WRC to retain hybrid-powered Rally1 cars until 2026 after FIA U-turn

As previously reported, it was widely expected that the FIA would make a U-turn on its February proposal to phase out Rally1 cars in their current guise. The decision was ratified at today’s WMSC meeting held at Samarkand, Uzbekistan.

February’s proposal made by the FIA’s working group was built around a move to remove hybrid power from Rally1 cars from next year as part of a plan to close the performance gap to Rally2 cars through a reduction in aero, through a modified rear wing, and a smaller air restrictor.

This coincided with a proposal for manufacturers to produce an optional upgrade kit for Rally2 cars to increase their performance to allow some competitors to battle at the sharp end of rallies.

It was hoped this could increase entries and provide a smooth transition to all-new technical regulations in 2027.

Changes to Rally1 and Rally2 were strongly opposed by teams and manufacturers which resulted in a letter being penned to the FIA in April requesting for the current rules to remain in place.

The key concerns among the teams centred around the short timeframe to redesign, test and validate changes to cars for next season, and the fact that investments had already been made into the current cars, expected to compete across a five-year homologation cycle [2022-2026].

«Technical stability has been agreed between all stakeholders for the 2025 and 2026 FIA World Rally Championship seasons. The World Council has confirmed that, following extensive feedback and discussions, the WRC Technical Regulations for Rally1/2 cars will remain unchanged for the coming two years,» read a statement from the FIA.

Ott Tänak, Martin Järveoja, Hyundai World Rally Team Hyundai i20 N Rally1

Ott Tänak, Martin Järveoja, Hyundai World Rally Team Hyundai i20 N Rally1

Photo by: McKlein / Motorsport Images

«All stakeholders are working positively together on the direction of the regulations for 2027 and beyond, and there is a good consensus between the World Council members and the manufacturers on the key targets that are aimed primarily at increasing participation at the highest level as previously set out by the FIA.

«It is a strong expectation of the World Council that the current manufacturers will commit to the long-term future of the sport well in advance. These regulations will be presented for approval at the December meeting of the World Council, allowing more than two year’s lead time for manufacturers to adapt.

«Following a clear pledge to invest from the WRC Promoter, the FIA will strengthen its team across the Commercial and Communications Departments to extend their support for the Promoter and the key stakeholders around the Promotional Working Group.

«There will be a strong focus on managing the sporting regulations following the creation of the WRC Sporting Working Group, with a key emphasis on increasing the opportunities for media activation and reducing the costs for its competitors. The final versions of these Sporting Regulations are to be proposed in the October session of the WMSC.»

FIA president Mohammed Ben Sulayem added: «The WRC is hugely important to the FIA, it is the pinnacle of the rally discipline and I have had a lot of conversations with the manufacturers over the past weeks about its future direction.

«It is clear now that we all need to have technical stability for the next two years, but at the same time it is important for the FIA that, in providing this stability, we receive the same positive commitment from the manufacturers.»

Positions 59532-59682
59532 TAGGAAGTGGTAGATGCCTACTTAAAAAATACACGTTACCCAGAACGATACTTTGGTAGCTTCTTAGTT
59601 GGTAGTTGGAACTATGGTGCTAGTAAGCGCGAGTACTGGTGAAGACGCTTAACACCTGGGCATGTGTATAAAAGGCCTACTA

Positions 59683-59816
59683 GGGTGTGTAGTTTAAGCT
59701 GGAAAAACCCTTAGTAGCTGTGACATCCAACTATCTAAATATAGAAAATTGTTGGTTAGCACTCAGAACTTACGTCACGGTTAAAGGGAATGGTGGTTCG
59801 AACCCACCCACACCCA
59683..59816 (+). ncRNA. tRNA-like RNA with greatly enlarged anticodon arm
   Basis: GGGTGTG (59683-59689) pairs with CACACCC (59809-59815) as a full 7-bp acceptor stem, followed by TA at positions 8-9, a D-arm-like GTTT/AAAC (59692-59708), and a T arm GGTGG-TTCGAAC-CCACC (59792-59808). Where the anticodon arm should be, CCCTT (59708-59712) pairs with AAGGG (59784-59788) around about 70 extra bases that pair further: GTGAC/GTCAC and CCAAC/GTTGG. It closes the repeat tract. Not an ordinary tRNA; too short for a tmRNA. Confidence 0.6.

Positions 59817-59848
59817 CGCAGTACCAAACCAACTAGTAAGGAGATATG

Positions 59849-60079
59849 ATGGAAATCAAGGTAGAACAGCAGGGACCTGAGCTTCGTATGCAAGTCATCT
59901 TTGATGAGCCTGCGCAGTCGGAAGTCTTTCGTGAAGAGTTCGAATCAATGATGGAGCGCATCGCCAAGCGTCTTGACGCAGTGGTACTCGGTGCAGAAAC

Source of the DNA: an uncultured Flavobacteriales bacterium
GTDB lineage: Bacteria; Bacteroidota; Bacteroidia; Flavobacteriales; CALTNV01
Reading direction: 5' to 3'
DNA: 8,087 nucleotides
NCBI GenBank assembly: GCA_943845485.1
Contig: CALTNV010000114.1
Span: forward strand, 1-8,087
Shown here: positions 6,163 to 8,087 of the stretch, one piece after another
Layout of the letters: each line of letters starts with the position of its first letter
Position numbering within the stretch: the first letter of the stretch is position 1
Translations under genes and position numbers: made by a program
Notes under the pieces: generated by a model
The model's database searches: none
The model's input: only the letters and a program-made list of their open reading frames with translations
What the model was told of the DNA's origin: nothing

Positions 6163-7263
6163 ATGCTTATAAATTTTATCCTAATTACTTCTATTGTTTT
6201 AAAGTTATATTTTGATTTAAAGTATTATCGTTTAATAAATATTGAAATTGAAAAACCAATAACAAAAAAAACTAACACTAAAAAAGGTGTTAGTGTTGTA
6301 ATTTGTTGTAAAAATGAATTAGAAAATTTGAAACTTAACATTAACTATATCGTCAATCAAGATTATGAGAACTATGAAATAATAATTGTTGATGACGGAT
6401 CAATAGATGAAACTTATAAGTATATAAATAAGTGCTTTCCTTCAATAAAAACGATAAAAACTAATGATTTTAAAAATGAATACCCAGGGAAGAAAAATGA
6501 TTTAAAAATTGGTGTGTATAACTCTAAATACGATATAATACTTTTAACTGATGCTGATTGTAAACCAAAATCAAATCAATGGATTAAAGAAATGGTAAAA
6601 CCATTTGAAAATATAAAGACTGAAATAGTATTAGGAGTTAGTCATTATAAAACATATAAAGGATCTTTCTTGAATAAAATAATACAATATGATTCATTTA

How the teams and WRC reacted to the decision

Unsurprisingly the reaction to the decision has been positive from both the WRC Promoter and teams with the former describing the move as a “hugely important moment”.

“As the WRC Promoter this is a hugely important moment for us, as we can move forward with unity and consistency over the next two years from a technical perspective while we are investing heavily in new and exciting ways to grow the fanbase of the sport and deliver for our fans, said WRC Promoter Managing Director Jona Siebel.

It is a move that Toyota believes will save teams money and allow more time to focus on the 2027 regulations.

“It is very good news because if we think about this cycle the investment which have been made it makes sense to run through a cycle which is normally five years,» said Toyota team principal Jari-Matti Latvala. “If we had done changes now we would have needed to do a big investment so it is very clever choice to do and concentrate on stability and then do the new regulations for 2027.”

Hyundai has been most affected by the upheaval having to abandon plans to deliver a whole new car for 2025 under the current rules due to the uncertainty.

“We have worked very closely together with the FIA over the past months and while we all believe that stability of the technical regulations for 2025 and 2026 is the right thing, the very substantial steps made on the governance will provide for a more unified and positive approach towards the short term improvements and long term breakthroughs that we all agree the sport needs,» said team principal Cyril Abiteboul.

While pleased by a vote for stability in regulations, M-Sport Ford boss Malcolm Wison says that is now time for proposals to improve the championship’s promotion to be enacted.

“This is a really positive step for us in the coming years,” said Wilson. “We have seen some good proposals on the promotion side, on the marketing side and the plans for event operations and now the work to make those things happen needs to start, and with a consistent proposition on the technical side, I think the scope is there to achieve our ambitious targets for the WRC.”

The FIA also confirmed plans to extend its exclusive Junior WRC car supply contract with M-Sport Poland for the Ford Fiesta Rally3 EVO for 2025.

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